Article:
Summary: The town of Derry has a secret. Every 27 years, a great evil strikes, a tragedy happens. In 1988, children begin disappearing, including young Georgie Denbrough (Jackson Robert Scott). His brother, Bill Denbrough (Jaeden Lieberher), begins to pursue Georgie’s disappearance which leads him and his friends into a collision course with the great evils of Derry, all embodied in Pennywise (Bill Skarsgard), a monstrous clown who can embody the personal demons of the children.
There’s something powerful about seeing great depictions of childhood on screen, something eternally evocative. The memories may be fuzzy, but the feelings burn as strong as ever. The joy of leaving school. The exhilaration of playing with your friends. The sadness at that parent fight you overheard. The anger at the bully. The pangs of first love. The terror as an ageless clown monster opens his gaping maw and tries to eat your flesh in his murder dungeon.
Okay, so director Andy Muschietti’s IT may have a few childhood events that may have never happened to you.
But that absolutely doesn’t take away from the heart of what works about the latest Stephen King adaptation. Perhaps as much (some would say more, but I am not some) a character study of the children its about as a shock-and-awe supernatural movie, IT takes an incredibly strong central cast and a steady hand at the camera to craft a story as much about the fears and traumas of youth as it is about the terror of the unknown stalking monster.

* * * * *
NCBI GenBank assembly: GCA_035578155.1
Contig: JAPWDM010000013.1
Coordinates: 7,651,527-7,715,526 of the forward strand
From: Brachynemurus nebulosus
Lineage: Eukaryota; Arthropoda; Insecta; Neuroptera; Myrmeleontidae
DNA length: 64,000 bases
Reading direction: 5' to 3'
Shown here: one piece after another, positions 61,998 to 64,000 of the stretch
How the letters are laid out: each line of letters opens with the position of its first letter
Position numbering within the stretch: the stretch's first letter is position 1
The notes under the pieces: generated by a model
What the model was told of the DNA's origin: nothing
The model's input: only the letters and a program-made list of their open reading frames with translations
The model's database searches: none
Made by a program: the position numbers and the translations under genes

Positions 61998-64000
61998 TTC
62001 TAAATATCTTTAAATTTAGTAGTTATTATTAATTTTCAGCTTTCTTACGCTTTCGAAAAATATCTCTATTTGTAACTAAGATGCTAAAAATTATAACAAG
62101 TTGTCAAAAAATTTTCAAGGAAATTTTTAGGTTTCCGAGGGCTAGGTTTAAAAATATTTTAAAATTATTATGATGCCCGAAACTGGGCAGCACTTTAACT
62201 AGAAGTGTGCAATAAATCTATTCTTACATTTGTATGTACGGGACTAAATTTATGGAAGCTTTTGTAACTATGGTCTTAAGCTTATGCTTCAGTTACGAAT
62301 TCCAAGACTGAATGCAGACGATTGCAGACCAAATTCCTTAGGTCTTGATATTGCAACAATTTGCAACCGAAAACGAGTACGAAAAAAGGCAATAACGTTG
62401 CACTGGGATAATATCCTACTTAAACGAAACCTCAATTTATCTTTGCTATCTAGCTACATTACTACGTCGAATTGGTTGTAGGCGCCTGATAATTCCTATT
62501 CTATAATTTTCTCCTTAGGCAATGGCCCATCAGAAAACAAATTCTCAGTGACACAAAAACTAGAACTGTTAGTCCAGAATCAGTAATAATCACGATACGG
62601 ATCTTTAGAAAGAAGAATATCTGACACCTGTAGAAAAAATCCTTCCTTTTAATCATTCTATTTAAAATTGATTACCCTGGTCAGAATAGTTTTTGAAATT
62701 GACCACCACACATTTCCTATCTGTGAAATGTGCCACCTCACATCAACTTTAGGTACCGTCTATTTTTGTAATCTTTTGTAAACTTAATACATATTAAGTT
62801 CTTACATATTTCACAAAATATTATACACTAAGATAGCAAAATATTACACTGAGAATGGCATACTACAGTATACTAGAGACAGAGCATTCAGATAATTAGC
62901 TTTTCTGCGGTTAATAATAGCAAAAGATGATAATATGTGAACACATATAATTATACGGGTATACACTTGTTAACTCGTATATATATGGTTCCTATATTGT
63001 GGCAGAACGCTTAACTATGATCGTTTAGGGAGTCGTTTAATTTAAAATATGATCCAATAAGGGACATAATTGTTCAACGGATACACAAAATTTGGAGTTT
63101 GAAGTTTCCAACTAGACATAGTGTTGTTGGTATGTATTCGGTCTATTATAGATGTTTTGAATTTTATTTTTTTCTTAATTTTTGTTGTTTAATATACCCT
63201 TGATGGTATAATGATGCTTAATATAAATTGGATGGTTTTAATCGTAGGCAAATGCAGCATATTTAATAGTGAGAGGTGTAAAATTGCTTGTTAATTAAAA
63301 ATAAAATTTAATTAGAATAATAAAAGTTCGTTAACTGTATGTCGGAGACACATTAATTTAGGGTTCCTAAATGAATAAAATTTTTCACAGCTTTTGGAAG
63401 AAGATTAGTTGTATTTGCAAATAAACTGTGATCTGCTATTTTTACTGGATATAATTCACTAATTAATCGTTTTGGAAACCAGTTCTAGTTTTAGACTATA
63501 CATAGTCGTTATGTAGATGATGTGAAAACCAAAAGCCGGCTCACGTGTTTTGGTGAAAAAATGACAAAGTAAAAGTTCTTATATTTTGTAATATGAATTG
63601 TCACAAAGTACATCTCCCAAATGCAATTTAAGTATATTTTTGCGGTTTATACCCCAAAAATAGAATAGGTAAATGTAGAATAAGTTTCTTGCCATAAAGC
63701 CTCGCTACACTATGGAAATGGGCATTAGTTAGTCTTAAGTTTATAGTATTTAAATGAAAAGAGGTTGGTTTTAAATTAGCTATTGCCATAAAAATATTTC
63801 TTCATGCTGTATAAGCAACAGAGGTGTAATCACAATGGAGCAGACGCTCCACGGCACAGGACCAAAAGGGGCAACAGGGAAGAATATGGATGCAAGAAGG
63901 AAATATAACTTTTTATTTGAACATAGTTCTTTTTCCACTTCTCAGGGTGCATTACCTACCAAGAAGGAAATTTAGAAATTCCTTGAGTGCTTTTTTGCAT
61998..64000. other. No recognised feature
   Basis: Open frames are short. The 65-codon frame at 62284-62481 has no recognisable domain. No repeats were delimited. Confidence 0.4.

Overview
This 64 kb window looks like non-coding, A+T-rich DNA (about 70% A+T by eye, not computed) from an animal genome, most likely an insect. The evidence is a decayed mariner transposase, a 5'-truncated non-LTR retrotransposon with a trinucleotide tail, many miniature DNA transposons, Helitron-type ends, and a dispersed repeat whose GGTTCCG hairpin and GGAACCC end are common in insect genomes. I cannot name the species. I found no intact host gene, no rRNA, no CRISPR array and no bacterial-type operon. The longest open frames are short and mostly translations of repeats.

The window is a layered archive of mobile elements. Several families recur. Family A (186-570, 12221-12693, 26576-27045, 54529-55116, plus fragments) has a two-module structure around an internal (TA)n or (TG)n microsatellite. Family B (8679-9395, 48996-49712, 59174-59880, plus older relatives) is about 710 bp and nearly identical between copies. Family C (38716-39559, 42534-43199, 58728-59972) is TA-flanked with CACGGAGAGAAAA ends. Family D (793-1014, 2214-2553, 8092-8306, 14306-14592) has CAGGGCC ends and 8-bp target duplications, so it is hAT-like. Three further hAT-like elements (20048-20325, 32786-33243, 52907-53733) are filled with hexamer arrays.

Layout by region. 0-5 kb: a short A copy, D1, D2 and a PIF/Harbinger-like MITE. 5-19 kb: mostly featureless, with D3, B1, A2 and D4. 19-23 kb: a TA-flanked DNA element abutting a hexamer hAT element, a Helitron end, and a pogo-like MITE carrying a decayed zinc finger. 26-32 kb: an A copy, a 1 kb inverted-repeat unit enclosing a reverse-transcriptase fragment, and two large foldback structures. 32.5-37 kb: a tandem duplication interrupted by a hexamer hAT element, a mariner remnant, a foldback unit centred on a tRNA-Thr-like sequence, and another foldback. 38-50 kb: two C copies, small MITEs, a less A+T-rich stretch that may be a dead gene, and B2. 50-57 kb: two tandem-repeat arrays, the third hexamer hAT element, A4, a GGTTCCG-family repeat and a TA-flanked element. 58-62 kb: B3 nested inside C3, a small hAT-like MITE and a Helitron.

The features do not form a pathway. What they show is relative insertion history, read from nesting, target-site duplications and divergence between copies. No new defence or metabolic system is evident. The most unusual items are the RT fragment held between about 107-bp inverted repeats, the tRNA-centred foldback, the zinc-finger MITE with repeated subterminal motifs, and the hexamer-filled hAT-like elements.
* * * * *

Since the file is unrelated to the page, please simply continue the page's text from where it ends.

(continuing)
Adapted from what is likely the ur-Stephen King text, IT takes the liberty of adjusting the timeline, now putting the child Loser’s Club and their battle against Pennywise in the unsettling town of Derry, Maine in the late 80s.
I will say it feels like a bit of a missed opportunity. As evocative as the time period is aesthetically, IT does little to place its children within a cultural sense of the 80s, a sense of losing themselves to a fracturing and greedy culture. King’s work evokes the 50s very specifically, and outside of a few music cues and posters, this Derry loses that place in time.
Maybe I’m chastising the film for something it isn’t trying to do. For Muschietti, Derry isn’t about its place, but rather what it is. For this IT, Derry is reflection of the evil that inhabits it and what it does to those who succumb. You get the feeling that at any time, the grotesque adults who inhabit the town could turn into some horrifying monster…or maybe they already are. The leering pharmacist, the abusive father, the program on the television that seems to speak directly to you. All of these things create a world that makes it hard to understand and makes it even harder to feel safe.
You know, like being a kid. You never understand why anyone is the way they are, you’re at the mercy of powerful people and stronger people who choose not to use their power in your favor or even choose to use it to harm you.
What perhaps works better about IT than anything else is how accurate a portrait it is of being a child. Of that sense of adventure, that sense of mystery, and that sense of how terrifying the world around you is. Of how important your friends are to you and how they can mean everything when the world is hostile to you. The movie brings you back to those primal feelings of childhood, ones you maybe didn’t have a name for.